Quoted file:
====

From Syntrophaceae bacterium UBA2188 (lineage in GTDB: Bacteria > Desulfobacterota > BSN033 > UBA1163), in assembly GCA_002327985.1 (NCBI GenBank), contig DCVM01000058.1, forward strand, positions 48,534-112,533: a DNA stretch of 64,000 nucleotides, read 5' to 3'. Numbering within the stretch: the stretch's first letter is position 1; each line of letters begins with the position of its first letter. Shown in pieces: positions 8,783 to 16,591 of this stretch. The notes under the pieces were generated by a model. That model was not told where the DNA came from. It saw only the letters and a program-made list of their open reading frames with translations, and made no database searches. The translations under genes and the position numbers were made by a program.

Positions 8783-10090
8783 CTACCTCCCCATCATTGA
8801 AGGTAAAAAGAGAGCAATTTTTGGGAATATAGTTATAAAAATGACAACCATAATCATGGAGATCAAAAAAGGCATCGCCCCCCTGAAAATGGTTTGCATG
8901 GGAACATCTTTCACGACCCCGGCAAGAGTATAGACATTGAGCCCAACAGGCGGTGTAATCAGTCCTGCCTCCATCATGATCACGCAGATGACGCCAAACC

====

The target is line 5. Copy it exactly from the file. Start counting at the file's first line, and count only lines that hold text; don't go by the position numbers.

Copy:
8901 GGAACATCTTTCACGACCCCGGCAAGAGTATAGACATTGAGCCCAACAGGCGGTGTAATCAGTCCTGCCTCCATCATGATCACGCAGATGACGCCAAACC